Dog ear blisters, or hematomas, are fairly common in dogs with pendulous ears, such as basset hounds and cocker spaniels. They are far less common in dogs with erect ears. When the dog's ears itch or develop an infection and the dog scratches them excessively, small blood vessels break, causing blood to leak between the skin of the inner surface of the ear and the cartilage that forms the ear structure. This forms a balloon-like swelling on the inner surface of the ear.
Dog Ear Blisters Symptoms
Canine ear blisters look just like one would expect - like a blister on the inside of the dog's ear. The blister may appear red or purplish, due to the blood pooled inside. There may be just one blister or there may be a few of them.
Because dog ear blisters often occur when dogs have ear infections, you may also notice signs of infection, such as excess ear wax or discharge, a bad smell, red or inflamed looking ears, or dirty looking ears.
Canine Ear Blisters Diagnosis
Canine ear blisters are easy to diagnose. At first glance, they may appear to be a tick, but a closer examination will clearly show that they are indeed hematomas.
The hematomas will probably heal by themselves, but if you see signs of an ear infection, you'll want to see your vet for a diagnosis and treatment. If the ears do not seem infected but your dog is scratching or pawing at his ears, or if the blisters don't go away by themselves in a few days, see your vet.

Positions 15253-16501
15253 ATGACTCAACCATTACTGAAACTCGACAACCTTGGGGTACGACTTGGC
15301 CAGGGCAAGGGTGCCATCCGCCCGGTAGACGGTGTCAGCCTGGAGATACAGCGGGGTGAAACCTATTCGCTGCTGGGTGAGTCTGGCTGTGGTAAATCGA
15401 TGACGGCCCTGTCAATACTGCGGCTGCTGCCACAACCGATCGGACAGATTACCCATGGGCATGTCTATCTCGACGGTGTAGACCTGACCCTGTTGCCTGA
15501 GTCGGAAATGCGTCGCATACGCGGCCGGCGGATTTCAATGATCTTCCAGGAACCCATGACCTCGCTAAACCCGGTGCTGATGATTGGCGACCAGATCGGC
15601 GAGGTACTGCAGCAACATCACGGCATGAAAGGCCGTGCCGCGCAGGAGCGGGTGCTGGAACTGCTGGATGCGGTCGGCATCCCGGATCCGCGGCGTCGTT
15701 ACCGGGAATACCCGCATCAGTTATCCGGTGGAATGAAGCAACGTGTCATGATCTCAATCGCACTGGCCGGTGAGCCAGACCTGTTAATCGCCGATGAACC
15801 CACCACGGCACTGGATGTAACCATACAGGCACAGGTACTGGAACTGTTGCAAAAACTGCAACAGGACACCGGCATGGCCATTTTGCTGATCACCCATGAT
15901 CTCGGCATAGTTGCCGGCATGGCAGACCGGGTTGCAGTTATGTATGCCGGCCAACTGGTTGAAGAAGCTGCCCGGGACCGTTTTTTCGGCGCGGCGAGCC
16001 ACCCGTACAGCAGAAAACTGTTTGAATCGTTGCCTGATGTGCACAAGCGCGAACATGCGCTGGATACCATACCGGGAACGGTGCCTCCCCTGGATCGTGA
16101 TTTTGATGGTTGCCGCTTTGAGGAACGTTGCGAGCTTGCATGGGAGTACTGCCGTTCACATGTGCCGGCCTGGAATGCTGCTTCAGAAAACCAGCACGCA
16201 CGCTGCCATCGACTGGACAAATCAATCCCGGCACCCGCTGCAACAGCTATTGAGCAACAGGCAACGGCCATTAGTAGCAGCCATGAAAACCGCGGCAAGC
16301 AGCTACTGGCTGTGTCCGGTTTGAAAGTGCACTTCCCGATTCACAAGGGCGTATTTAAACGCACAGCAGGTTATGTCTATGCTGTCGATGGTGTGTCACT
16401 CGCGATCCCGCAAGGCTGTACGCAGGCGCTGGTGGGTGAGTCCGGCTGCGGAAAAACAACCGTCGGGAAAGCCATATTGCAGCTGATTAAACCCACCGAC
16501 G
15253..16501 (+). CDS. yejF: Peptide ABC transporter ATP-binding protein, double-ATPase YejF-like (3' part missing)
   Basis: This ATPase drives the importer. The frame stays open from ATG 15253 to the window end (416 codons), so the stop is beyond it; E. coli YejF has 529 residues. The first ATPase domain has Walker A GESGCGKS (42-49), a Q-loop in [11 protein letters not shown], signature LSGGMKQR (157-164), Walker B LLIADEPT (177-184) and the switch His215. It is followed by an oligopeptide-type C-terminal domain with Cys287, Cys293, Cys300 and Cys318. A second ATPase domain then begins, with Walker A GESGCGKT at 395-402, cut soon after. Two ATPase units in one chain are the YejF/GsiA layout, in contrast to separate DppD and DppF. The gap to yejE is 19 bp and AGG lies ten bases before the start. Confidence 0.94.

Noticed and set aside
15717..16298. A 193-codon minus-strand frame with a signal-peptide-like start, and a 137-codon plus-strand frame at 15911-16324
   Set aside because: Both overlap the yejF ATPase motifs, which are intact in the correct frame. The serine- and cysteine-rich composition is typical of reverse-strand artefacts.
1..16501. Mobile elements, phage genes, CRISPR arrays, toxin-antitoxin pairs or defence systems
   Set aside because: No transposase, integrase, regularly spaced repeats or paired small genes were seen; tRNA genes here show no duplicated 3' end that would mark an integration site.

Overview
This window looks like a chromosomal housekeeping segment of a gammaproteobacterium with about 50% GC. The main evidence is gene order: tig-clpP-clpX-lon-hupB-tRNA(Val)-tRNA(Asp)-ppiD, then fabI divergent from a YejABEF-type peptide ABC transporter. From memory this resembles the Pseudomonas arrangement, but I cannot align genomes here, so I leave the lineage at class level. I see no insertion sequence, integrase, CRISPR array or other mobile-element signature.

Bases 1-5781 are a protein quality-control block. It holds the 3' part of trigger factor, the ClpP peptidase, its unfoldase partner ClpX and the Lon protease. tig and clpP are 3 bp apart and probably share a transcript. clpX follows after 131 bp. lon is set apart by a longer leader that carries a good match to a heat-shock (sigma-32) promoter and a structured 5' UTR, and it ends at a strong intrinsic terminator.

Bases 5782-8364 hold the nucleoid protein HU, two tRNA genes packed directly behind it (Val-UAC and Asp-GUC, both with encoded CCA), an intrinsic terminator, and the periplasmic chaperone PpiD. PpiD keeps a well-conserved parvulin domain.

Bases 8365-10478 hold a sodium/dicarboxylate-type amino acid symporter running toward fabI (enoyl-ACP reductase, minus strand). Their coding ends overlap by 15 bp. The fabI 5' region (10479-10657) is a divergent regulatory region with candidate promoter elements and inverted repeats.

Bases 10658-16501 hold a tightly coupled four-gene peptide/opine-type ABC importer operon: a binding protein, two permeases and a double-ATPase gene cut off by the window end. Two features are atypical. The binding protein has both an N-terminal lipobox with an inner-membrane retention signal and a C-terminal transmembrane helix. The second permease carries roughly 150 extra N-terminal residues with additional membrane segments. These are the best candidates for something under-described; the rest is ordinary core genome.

Canine Ear Blisters Treatment
Canine ear blisters may heal by themselves. The blood will be reabsorbed by the body and the blisters will shrink until they are gone. If this does not happen, or if your vet prefers to treat the hematomas, the blisters can be lanced (cut) so that the blood drains out of them. The ear canal is then flushed and cleaned.
If your dog has an ear infection, your vet will probably want to lance the blisters while he or she is treating the ear infection. You will then need to clean your dog's ear(s) daily until the infection is cleared up. Your vet will show you how to do this.
If infections are frequent consider a dietary supplement that contains Tea Tree Oil and Rosemary. A good all in one supplement to consider is Pet Alive Ear Dr. for dog ear infections.
It is important that your dog does not scratch or paw at his ears while the blisters are healing. If he is scratching or pawing at them, your vet may give you a large, restrictive collar called an Elizabethan collar to prevent him from reaching his ears.